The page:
I am a teacher in 2020 and I feel like a superhero. A superhero who is constantly checking emails, running a digital classroom, running an actual classroom, responding to worried parents, staying on top of protocols, and doing her actual job. A superhero who wipes her tears with her cape at the end of the day hoping she is doing enough to impact her students in this strange new world of distanced, hybrid, and masked learning.
Turning challenges into opportunities
Challenges are part of the job. But teaching remotely brings a whole new level of challenges because a huge part of our job is interacting with our students. Technology, while a blessing during these times, is a struggle to have available to everyone.
Many students struggle with not having reliable or any Wi-Fi at home or not having more than one functioning device. Some students do not have the support at home to use technology to complete their work. But one of the biggest challenges is connecting to our kids.
How can technology support relationships, keep students motivated and foster learning?
While technology is a wonderful tool, it can also feel impersonal compared to the other school years of teaching in the classroom. The relationships that we form in-person are not the same as the relationships that are formed online. Some students who are on the quieter side or not as extroverted may feel isolated in their digital worlds. They are not as likely to reach out to peers or have peers reach out to them. “Out of sight out of mind” is a sad reality for some of these students who long to interact with their peers.
On the bright side, this is a time where students are able to become technology fluent. Students who were hesitant to present in front of their peers can now share their voice in a slide presentation, a video, or on programs like FlipGrid, Screencastify and PearDeck. Hiding behind a screen can certainly have negative effects, but for some students who are not comfortable public speaking or sharing their thoughts with peers or teachers because of anxiety or a lack of confidence, the screen amplifies their voice and gives them the power of thought like never before.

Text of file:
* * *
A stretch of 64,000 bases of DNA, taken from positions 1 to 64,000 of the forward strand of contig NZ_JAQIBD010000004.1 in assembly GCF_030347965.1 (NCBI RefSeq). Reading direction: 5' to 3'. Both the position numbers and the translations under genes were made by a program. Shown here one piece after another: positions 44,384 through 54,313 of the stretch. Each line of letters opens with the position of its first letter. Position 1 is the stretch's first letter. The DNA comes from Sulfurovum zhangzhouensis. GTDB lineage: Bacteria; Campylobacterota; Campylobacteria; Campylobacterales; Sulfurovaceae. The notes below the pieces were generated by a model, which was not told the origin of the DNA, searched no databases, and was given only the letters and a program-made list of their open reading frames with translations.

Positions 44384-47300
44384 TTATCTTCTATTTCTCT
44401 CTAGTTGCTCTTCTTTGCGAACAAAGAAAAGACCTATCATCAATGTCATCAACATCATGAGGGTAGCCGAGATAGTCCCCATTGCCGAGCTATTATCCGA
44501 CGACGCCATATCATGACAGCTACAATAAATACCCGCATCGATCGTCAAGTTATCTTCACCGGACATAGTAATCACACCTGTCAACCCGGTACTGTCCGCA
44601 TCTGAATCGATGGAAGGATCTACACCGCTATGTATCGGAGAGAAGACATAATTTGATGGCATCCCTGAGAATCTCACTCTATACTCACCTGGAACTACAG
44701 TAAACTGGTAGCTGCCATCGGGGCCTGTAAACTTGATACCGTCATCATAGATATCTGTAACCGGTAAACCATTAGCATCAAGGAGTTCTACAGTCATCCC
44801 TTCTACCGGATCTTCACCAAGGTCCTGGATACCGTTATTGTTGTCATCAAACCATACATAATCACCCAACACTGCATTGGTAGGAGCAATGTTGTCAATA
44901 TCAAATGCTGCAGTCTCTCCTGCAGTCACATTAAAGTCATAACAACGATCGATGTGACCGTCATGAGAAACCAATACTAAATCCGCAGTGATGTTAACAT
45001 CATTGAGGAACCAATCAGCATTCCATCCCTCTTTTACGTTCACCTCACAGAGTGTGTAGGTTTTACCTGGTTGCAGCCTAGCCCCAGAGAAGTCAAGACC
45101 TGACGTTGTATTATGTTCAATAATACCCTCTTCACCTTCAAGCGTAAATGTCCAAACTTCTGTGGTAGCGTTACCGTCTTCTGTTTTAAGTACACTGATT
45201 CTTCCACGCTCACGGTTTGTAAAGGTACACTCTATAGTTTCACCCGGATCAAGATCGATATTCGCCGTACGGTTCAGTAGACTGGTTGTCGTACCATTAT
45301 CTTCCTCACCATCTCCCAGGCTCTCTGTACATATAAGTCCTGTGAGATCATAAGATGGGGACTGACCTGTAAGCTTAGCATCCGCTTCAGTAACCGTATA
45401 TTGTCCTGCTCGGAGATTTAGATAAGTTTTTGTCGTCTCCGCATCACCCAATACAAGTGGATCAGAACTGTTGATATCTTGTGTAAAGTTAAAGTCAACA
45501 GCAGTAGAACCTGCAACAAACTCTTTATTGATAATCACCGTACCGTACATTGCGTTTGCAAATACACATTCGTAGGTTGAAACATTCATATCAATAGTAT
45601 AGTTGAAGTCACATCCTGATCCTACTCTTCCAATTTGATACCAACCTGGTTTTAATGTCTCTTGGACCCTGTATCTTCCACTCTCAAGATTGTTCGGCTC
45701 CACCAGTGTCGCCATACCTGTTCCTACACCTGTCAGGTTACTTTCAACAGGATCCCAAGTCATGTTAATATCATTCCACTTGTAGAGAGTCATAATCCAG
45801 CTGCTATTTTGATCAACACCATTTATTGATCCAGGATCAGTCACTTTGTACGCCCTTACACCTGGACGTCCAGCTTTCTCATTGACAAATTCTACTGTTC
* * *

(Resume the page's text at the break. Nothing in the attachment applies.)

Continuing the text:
Every interaction counts
I have students chat me throughout the day asking clarifying questions or just sometimes a quick hello and conversation. These interactions are so important to foster for me because I want the kids to know I am here.
Relationships are built through communication. And if the way they are communicating with me is through technology, well, I’m going to go with it!
Moving forward, not backward
I know that at the end of this whole experience, if it ends, education will be forever changed. I, as an educator, will be forever changed. The challenges and reality of this time have made me think outside of the box on how to reach kids digitally and through technology. It’s allowed me time to appreciate technology for everything it offers outside my classroom and also how to utilize it more effectively within my classroom. Technology doesn’t put me in a box. It allows me to reach kids I haven’t reached before.
It also allows me to see the strengths of students I wouldn’t have seen before if it had not been for this pandemic. My biggest fear is that students are losing the ability to interact socially, read facial cues, and be listeners and participants. My goal as an educator, now more than ever, is to engage my students, whether on or off the screen, and let them know that they are important, worthy, and valuable of my time and the time of others.